Apophenia sounds like the name of a band from Macedonia sent to perform at the annual Euro Song Contest. The term was coined by Klaus Conrad in 1958 to describe a psychological state of a person who spontaneously made connections between unrelated events, people, object and infused that connection with a powerful, abnormal meaning. Apophenia began as a term to characterize a type of mental illness.
Over the years the definition of apophenia has broaden from a specialized medical condition to be used as a more general description of the mental states of gamblers, paranormal believers, religious believers, conspiracy theorists, lotus and mushroom eaters. The underlying impulse is the search for causation. It is difficult for a person to accept that randomness kicks out all kinds of events that aren’t casually connected. Promise a casual connection and you’ll find an audience for the connectedness you are pedaling. Politicians and economists exploit this mental need daily.
In Thailand, when someone famous is killed in a car crash. Thousands of people will buy a lottery number based on the number of the registration plate on the crashed car of death. Apophenia. Parliament is opened after consulting astrologers or monks (or both) for the auspicious time for the opening. Or a new cabinet minister wishes to arrive at the office at the most auspicious time to start his job. Apophenia. Thai culture is no different from most cultures. Cultures around the world, politicians, pundits and priests tell stories riddled with apophenia. It is a behavior so ingrained that we no longer see it for what it is.
And of course, apophenia is necessary condition state of mind for writers of fiction (and non-fiction). A mild case of apophenia is a novelist’s secret weapon that brings readers and literary success. We spend our working days seeing spontaneous connections between unconnected events, people, and lives, and weaving meaning into those connections.
We experience a scene, a smell, a sound or a taste and our automatic impulse is to fill the patter into a story. Think of the last time you were on a train at 10.30 p.m. in a major city. The rush hour has flushed down that the time drain. People on the train that time of night are different from the rush hour crowd. Have you looked around and thought about possible connections among the strangers riding in the same carriage?
There’s a middle-aged woman holding a boutique of flowers leaning in a space near the door. She could sit down as there are empty seats. But she stands with her flowers. Across from her is an older man. They are likely strangers. But you see a connection. They have matching gold bands on the third finger of their left hand. You suddenly tell yourself they are married. They are poor. They don’t have a car. They’ve been out celebrating a wedding anniversary but it didn’t go well. They had an argument and aren’t talking. He gave her flowers earlier, and now they are a mockery of the silence between. That’s apophenia. They are actually strangers. They’ve never met. They will never meet. Except in your mind.
Seated down the car are three workers in matching light blue uniforms with dark blue collars. There is a company logo over the front right pocket. The three women are in their late twenties. Two of the women are slightly overweight. They sit together. The third woman, who is prettier, sits four seats away between a retired man and a teenager with a New York Yankees T-shirt. They are going home from work. They are office cleaners. The two women sitting together have received pink slips from the company. This is their last day. The money in their pocket is all the money they have. The woman sitting apart has kept her job. The two women who have been laid off believe she has been giving sexual favors and that is why she has been kept on. In fact, when the three got on the train, there were not three empty seats together. They were separated not by choice but by availability. They haven’t been fired. It is another workday, and they will be back on the job tomorrow.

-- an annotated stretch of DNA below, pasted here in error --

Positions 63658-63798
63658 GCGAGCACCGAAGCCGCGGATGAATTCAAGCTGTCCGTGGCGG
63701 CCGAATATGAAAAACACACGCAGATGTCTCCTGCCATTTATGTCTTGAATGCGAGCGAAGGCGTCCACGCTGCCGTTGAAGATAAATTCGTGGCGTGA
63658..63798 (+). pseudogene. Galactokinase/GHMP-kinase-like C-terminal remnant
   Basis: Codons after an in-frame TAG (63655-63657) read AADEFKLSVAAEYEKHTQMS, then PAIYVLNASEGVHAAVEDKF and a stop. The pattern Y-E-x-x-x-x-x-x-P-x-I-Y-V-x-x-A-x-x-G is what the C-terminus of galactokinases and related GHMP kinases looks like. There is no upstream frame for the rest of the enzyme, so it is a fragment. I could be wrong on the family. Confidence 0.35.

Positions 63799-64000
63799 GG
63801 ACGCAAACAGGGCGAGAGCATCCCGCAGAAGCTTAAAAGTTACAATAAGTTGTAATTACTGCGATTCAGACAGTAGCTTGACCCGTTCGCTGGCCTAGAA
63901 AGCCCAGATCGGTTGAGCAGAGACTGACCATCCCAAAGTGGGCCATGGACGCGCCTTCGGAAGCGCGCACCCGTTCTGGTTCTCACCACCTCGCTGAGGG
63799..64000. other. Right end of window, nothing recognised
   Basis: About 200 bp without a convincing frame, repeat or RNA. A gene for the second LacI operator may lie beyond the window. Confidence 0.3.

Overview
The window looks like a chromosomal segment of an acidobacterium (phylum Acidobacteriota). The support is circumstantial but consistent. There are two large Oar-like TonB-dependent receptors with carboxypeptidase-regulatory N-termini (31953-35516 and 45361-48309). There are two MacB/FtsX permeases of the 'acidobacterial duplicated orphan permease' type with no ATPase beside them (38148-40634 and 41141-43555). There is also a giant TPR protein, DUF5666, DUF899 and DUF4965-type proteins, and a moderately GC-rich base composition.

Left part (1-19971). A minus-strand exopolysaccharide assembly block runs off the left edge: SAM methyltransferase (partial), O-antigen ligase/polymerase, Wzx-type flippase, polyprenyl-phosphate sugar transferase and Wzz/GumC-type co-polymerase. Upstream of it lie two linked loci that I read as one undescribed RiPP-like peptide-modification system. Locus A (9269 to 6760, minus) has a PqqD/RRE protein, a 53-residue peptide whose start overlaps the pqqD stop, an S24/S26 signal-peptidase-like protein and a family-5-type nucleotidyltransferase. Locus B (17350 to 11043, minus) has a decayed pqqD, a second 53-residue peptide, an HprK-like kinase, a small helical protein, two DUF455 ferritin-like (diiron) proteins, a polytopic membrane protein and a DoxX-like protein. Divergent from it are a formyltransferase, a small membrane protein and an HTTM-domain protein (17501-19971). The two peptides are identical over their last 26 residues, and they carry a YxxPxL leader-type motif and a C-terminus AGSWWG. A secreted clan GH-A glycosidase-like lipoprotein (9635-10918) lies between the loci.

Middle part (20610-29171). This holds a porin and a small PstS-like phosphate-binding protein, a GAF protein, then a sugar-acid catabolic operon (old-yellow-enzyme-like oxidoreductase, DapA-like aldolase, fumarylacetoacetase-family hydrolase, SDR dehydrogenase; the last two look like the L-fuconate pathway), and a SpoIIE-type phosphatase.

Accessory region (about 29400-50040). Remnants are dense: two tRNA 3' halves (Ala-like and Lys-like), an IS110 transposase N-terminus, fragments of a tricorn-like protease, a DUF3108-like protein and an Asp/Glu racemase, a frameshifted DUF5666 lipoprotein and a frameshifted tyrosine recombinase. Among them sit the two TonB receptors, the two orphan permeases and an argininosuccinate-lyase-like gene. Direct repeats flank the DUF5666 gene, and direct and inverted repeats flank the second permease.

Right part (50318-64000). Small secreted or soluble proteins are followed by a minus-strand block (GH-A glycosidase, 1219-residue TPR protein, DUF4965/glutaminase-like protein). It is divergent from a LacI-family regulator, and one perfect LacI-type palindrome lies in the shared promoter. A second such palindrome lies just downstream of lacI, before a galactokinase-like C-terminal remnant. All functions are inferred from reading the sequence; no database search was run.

That is a simple train ride. Someone with apophenia makes these spontaneous connections throughout the day, in every setting, and out of all the unrelated people, events and objects that she has experienced. If your mind automatically switches into this method of assembly of people and events to tell a story, then you have the right mental stuff to be a writer.
There is a bit of insanity in a writer. Normal people—meaning those who rarely write out of imagination (except for expense account vouchers) live in a different mental world. One separated by how one goes about interpreting patterns, meaning, and purpose from ideas, thoughts, images, objects, the driftwood of materials that lands on our beach each day.
Apophenia is our brain trying to make sense out of unrelatedness of things and people we experience. We recoil from randomness and chaos. We don’t go around telling ourselves there is a pattern in everything, and that, if one peers long enough, there is a connection of meaning. But our behavior suggests that we don’t have much free will to do anything but continue to make such connections. What appears to be ‘noise’ in the system is merely an invitation to an artist to interpret the ‘noise’ as have a relationship among the parts and those parts put into a whole suddenly are meaningful.
Most people can’t resist being seduced by such connections.
People who claim to see images of religious figure in a toasted cheese sandwich or in clouds are an example of apophenia. It isn’t only religious people who suffer from this condition. So do gamblers who see connections that aren’t there. Astrologers, mystics, drug users, and others occupy a world where the lego bricks of reality are all around them and they spend their time assembling castles in the sky.